As it stands, grad student Blair takes the prize for Act One’s most transformative personal choice, and Cates’s highs and lows take the audience along the whole of Act Two. The writing makes good use of the Judge (Christina Hart)’s reminders to both sides that they should be sticking to the evidence instead of their desire to win small, personal points. Even lauded academics are human, perhaps more painfully so, as their daily goals often knock on the door of eternal questions. The visuals, projected on scrims, of microscopic and galactic images also harken back to the real topic – the mystery and wonder of life.

Including intermission, the entire experience runs around three hours, which starts to feel it at about Hour 2.25. But as a summary of his own life’s writings and insights into spiritual-scientific links, it likely feels short to Chait, who remains just as invested emotionally by the end of the play as in its opening. His drive powers along the last section, and we experience Cates’s personal resolution as genuine and profound.

In an interview with Dan Berkowitz, Chait dismisses cautious and ‘good enough’ attitudes about theater: “If you are not trying to deliver an experience to an audience that is life-changing, or attempting to affect people in a way that they will never forget, then what is the point?” Whatever one’s own conclusions about the origin or meaning of life, it’s unlikely that Disinherit the Wind will leave the mind unchallenged or unaffected.

Well worth your time – enjoy

The World Through Night-Tinted Glasses

Monday, March 6, 2017
Disinherit The Wind (review)
Spoilers ahoy!

I feel strange writing this. Disinherit The Wind (the title is a sly reference to the famous Pro-Evolution play Inherit The Wind--one of several) is a polemic about the relationship between science and spirituality, with an emphasis on how the two can live side by side. It attacks pure materialism, while eschewing anything smacking of fundamentalism or Creationism. But it also rejects Darwinian Evolution.

Now, most of this is actually my own point of view as well. I also see the universe itself as the manifestation of a transcendent consciousness of which we are a part. I see no inherent conflict between my faith and science.


Disinherit The Wind tells a moving story, one that centers around some fairly esoteric questions of evolution, biology, genetics and other sciences. The fact such seemingly dry fare becomes a source of fascination and passion marks one of the play's great strengths. It urges, encourages, almost makes audience members think! Which is nearly the highest praise I can offer.

Dr. Bertram Cates (Matt Chatt--the playwright and owner of the Complex Theatre) is our protagonist--a neurobiologist fired because (he claims in a lawsuit) he disagreed with Darwinian Evolution. Financially he defends himself while the University has prominent attorney William Brady (Ken Stirbl) assisting Dr. Jared Brown (G. Smokey Campbell). The only witness Cates has on his side is graduate student Howard Blair (Stephen Tyler Howell), engaged to Dr. Brown's daughter Melinda (Renahy Aulani). One can see how the case cannot help but strum the strings of conflict, also the real battle happens in Act Two.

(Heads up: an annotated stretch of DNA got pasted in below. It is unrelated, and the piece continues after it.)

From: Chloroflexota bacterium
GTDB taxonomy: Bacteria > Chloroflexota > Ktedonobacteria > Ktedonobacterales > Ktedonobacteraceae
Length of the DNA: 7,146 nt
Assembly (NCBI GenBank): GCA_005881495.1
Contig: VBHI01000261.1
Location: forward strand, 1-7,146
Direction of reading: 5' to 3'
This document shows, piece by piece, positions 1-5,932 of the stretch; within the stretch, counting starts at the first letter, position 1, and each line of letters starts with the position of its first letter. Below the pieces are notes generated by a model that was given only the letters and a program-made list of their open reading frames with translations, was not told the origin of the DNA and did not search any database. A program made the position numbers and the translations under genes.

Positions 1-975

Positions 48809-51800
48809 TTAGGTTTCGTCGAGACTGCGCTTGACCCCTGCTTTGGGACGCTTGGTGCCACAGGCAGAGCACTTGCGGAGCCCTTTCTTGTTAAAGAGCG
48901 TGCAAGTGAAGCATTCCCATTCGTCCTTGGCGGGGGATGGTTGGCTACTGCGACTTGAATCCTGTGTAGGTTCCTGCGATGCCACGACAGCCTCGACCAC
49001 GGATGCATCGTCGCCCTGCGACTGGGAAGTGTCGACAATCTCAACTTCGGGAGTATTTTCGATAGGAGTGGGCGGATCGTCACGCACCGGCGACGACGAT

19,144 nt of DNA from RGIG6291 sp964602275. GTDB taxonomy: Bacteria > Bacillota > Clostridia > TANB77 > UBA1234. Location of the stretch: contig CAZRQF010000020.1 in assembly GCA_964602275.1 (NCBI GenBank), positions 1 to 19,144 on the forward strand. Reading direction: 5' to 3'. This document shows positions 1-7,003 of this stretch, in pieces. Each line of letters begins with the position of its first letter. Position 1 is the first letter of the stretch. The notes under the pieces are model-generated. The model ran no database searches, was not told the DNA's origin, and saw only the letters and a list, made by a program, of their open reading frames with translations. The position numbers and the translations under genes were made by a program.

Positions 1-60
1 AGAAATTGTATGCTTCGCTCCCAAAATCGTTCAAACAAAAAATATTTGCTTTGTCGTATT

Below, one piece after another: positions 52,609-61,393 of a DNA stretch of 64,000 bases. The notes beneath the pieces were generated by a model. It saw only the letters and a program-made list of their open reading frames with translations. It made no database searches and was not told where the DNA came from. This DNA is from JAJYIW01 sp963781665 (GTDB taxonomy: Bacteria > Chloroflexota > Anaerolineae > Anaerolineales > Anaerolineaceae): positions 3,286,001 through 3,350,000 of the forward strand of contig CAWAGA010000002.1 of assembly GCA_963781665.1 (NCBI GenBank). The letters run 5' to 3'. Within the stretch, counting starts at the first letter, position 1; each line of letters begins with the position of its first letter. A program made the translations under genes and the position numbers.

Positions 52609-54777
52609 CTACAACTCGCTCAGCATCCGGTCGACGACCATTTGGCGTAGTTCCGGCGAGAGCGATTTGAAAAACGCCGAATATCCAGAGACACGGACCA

That is when Cates confronts the University's prime witness--Dr. Robert Hawkins (Circus-Szalewski) a very thinly veiled version/parody of Richard Dawkins. Since all this takes the form of testimony before not a scientist but a judge, both debaters are forced to make their points in layman's language--which sometimes even strays into the poetic.

Juicy stuff. It works I feel for the characters, and the rest of the audience felt for them as well. More I was so involved in the debate my urge to enter into it, making a point, needed stifling! Wow. Well done! Entertaining, moving and thoughtful--as fine a trio of adjectives as most plays could hope for! And totally deserved!

So why do I feel strange? Especially since I essentially agree with the protagonist in what after remains a play with a great big MESSAGE delivered pretty explicitly over and over again?

Well, I don't think he succeeded in making his case. Not in the way he claimed, anyway. Frankly Hawkins is set up as a straw man, the authoritative voice of the opposition. And he comes across as very intelligent, very arrogant, very unwilling to consider any world view other than his own--to the point where he storms off rather than even talk with Dr. Cates.

Frankly that feels like cheating. I wanted to step on stage and take his place--specifically because I do agree with Dr. Cates and wanted to hear him expound on important things such as punctuated equalibrium, and alternate definitions of life, and other matters. The play presents the question of evolution and beginning of life as in any way related--they are not. The latter is an infant science and anyone who confidently claims ideas common before I was born as current thinking--as Hawkins does--of course comes across as a fool. The playwright set up his voice of dissent to fail.

Of course that also makes for a good story, so in a way I cannot blame him. It helps as well the whole cast does a fine job--including Lon S. Lewi, Tony Cicchetti, Caroline Simone O'Brien and Christina Hart. All of which adds up to an almost startlingly good piece of theatre, a theatre of ideas that (and this makes for very high praise) fuels serious thought on the part of the audience.

So despite my whining, this remains a good play and very compelling production.

If you do come to see the play, please say hello to me after the show.  It only takes me about five minutes to emerge from the dressing room.  Thanks.